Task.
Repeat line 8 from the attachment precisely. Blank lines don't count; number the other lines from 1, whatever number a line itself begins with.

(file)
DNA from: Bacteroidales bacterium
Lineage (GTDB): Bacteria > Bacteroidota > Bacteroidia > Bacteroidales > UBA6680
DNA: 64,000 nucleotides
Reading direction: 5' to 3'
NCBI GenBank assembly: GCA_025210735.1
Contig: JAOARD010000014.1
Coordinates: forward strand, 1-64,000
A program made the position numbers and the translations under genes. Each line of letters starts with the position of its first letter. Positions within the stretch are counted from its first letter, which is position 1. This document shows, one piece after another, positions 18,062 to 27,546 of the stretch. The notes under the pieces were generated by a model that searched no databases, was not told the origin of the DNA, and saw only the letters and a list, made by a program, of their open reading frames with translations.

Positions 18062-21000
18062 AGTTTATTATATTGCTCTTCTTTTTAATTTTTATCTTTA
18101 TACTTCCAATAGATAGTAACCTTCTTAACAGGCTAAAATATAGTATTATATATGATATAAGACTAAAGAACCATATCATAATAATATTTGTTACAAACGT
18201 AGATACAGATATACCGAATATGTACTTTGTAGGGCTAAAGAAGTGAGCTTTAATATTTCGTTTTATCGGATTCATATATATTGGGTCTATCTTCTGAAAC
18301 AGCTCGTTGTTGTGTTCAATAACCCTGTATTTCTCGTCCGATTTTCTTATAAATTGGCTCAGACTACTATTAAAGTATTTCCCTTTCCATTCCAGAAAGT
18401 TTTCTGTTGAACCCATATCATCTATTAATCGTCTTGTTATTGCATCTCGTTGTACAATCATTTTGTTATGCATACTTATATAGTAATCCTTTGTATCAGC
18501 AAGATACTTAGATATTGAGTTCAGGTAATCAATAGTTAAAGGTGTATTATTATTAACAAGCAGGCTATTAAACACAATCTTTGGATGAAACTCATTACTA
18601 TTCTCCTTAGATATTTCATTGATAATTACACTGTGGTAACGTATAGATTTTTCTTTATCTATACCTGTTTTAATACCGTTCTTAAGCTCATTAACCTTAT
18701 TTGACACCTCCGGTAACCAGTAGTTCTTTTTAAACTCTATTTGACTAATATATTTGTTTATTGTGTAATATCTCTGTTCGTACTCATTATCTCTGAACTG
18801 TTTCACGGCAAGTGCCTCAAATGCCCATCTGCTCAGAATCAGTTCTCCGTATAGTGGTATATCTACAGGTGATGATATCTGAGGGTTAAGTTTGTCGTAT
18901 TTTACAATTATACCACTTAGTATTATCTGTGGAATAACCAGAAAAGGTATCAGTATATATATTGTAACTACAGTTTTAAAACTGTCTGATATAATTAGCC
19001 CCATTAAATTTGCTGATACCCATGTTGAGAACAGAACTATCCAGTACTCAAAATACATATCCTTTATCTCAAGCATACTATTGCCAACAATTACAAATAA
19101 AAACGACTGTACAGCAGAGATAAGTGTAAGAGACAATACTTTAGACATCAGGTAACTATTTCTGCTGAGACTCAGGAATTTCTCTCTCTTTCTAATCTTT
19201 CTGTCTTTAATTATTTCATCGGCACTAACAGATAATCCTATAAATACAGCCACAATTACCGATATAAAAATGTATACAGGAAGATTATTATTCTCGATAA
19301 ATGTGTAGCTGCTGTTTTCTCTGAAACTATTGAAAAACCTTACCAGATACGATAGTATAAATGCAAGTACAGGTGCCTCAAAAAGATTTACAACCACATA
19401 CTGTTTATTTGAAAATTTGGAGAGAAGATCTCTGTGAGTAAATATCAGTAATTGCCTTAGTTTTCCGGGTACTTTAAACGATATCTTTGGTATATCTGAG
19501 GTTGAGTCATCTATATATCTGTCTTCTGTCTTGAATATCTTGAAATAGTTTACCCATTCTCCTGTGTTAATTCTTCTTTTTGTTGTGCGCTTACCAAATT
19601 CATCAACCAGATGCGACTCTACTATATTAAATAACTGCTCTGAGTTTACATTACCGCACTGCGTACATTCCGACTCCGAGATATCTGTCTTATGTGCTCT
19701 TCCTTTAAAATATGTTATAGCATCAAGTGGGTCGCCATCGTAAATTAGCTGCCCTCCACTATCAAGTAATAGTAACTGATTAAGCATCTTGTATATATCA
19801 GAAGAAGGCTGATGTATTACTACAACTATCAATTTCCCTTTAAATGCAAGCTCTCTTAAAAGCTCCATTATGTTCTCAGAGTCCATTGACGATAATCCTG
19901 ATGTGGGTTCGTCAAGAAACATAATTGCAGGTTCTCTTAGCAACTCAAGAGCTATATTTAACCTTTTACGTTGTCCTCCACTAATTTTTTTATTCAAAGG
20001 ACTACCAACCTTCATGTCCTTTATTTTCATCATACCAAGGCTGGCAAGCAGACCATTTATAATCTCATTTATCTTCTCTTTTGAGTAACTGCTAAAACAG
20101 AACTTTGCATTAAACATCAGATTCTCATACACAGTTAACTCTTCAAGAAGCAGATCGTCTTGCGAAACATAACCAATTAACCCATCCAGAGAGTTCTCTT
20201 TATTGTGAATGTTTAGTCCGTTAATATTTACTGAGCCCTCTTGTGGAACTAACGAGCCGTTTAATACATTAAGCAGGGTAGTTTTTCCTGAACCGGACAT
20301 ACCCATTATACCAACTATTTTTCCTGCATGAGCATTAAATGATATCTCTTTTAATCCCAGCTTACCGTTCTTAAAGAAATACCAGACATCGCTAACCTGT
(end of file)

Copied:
A program made the position numbers and the translations under genes. Each line of letters starts with the position of its first letter. Positions within the stretch are counted from its first letter, which is position 1. This document shows, one piece after another, positions 18,062 to 27,546 of the stretch. The notes under the pieces were generated by a model that searched no databases, was not told the origin of the DNA, and saw only the letters and a list, made by a program, of their open reading frames with translations.